The Australian’s Judith Sloan has penned a great piece today highlighting the Turnbull Government’s Budget housing affordability sham and arguing that if the Coalition truly cared about the issue, then it would have slashed immigration:
Last week, Michael Sukkar, Assistant Minister to the Treasurer, wrote a feeble op-ed article outlining what the government had announced in the budget on housing.
There was the release of some Defence land (useful but not overnight); the limited use of superannuation to allow individuals to save for a house deposit; some concessions for wealthy retirees to downsize; penalising foreign investors in housing in small ways; assisting in the provision of concessional financing for social housing; and reworking the housing and homeless agreement with the states and territories.
The list may seem long but the impact on housing affordability will be negligible and the government knows that…
But there is one lever the federal government does control, but it was not prepared to make any adjustment. That lever is the number of immigrants allowed into the country. Population growth is a major explanation of surging house prices as supply struggles to keep up with demand.
…there had been no change to the migration program numbers — 190,000 a year for the coming financial year and in the next three…
You get the distinct impression that Immigration Minister Peter Dutton quite likes playing the tough cop on the beat when it comes to certain immigrants. But we are effectively being asked to look over there — we are deporting a few hundred failed asylum-seekers — while the large-scale immigration program is simply allowed to roll on without adjustment.
At 190,000 a year, immigration now makes up more than half of our population growth, and Australia has one of the highest rates of population growth among developed economies…
So why wouldn’t the government make the obvious call and reduce this number, particularly as this would have given substance to the claim that the pressing issue of housing affordability is being addressed?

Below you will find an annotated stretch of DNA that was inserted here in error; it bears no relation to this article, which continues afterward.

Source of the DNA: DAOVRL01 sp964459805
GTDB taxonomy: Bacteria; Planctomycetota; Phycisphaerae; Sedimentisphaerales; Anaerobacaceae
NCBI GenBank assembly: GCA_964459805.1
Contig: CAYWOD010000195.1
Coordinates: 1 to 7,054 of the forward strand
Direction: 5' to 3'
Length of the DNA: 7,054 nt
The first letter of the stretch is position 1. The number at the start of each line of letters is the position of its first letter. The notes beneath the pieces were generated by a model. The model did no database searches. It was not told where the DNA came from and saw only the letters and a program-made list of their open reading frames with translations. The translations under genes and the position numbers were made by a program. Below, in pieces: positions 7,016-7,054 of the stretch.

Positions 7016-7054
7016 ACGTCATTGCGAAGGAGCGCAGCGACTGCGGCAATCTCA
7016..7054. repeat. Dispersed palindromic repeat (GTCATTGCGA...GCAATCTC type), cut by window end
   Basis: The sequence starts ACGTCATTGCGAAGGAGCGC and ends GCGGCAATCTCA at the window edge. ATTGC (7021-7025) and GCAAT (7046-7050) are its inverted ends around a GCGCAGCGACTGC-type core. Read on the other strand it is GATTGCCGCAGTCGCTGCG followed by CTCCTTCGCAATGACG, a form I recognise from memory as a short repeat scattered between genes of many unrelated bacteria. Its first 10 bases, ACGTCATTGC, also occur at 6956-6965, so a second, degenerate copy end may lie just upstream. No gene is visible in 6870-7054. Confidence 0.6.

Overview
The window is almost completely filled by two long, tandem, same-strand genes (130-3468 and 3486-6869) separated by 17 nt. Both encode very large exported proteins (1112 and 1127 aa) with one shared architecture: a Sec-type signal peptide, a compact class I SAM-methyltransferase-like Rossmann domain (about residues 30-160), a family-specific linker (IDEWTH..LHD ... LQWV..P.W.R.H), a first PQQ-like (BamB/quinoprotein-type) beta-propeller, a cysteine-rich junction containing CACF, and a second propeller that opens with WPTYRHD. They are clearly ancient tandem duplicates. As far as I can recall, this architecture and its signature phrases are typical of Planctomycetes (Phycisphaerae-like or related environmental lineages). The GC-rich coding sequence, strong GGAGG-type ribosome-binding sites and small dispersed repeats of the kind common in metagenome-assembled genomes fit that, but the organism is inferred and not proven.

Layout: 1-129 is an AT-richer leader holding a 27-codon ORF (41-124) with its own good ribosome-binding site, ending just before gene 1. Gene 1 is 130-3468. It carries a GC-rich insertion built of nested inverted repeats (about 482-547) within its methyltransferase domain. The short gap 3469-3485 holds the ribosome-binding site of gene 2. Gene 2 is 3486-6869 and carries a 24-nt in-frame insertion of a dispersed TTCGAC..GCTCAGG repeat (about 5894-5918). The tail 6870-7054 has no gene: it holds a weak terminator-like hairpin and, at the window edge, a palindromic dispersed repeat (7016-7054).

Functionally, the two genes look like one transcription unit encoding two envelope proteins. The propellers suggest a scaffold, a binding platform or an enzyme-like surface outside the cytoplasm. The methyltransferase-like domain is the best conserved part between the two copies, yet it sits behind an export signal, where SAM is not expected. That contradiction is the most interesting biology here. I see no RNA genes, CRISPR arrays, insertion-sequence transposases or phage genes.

Sloan goes on to explain how the Coalition has presumably kept the throttle on immigration to:
- Juice aggregate GDP growth, even if per capita growth is unaffected;
- Keep the business sector happy, which benefits from lazy growth (think retail sales, the property industry, etc), as well as from oversupplying labour and maintaining downward pressure on wages; and
- Maintain the flow of foreign students seeking permanent residency into our university sector (effectively selling residency rather than education).
So when you next hear Dutton blathering on about getting tough on refugees and 457 visa holders and the like, bear in mind that on the big issue he has simply squibbed it.
If the government really had wanted to demonstrate its determination to improve housing affordability and the related pressures on urban infrastructure, it would have slashed the migration program numbers, but it was clearly too hard. The vested interests have had their way.
The situation is even worse than Judith Sloan makes out.
First, the permanent migrant intake has actually been maintained at roughly 205,000, not 190,000, since the humanitarian intake must also be included:
Second, there are two other areas where the Turnbull Government has stealthily boosted immigration, which are separate to the permanent migrant intake. These are:
- Announcing last year that it would allow foreign students aged 6 and up as well as their guardians to apply for student visas, thus adding even greater pressures on Australia’s primary schools, as well as placing more strains on housing and infrastructure.
- Announcing this month that from 1 July 2017, a new parental visa will be introduced that will allow migrants to bring into Australia their elderly parents, thus placing even more strain on Australian housing, healthcare system and infrastructure.
To these you can add the sham changes to the 457 temporary “skilled” visa system, whereby the Turnbull Government has kept the pay floor at a pitifully low $53,900 (35% below the average full-time salary of $82,789), thus encouraging the widespread importation of cheap foreign workers and undercutting Australian wages and labour standards.
Nevertheless, Judith Sloan is 100% correct when she states that “population growth [read immigration] is a major explanation of surging house prices as supply struggles to keep up with demand”.
The fact is, without the Federal Government’s mass immigration program, population growth into our major cities would be low and easily manageable, resulting in far less pressure on both housing and infrastructure.
A case in point is the NSW State Government’s population projections, which show that Sydney’s population would rise to just 4.9 million in 20-years time under zero net overseas migration, versus increasing to 6.4 million people under current mass immigration settings – a huge difference of 1.5 million people:
That’s the equivalent of nearly four Canberras worth of additional people flooding into Sydney, each of whom will compete for housing and place huge upward pressure on prices.
The single best thing the Federal Government could do to alleviate the housing crisis in Sydney and Melbourne is rein-in Australia’s mass immigration program and take the pressure off both housing supply and infrastructure.
That the Coalition has instead stealthily acted to boost immigration shows they are housing affordability phonies.
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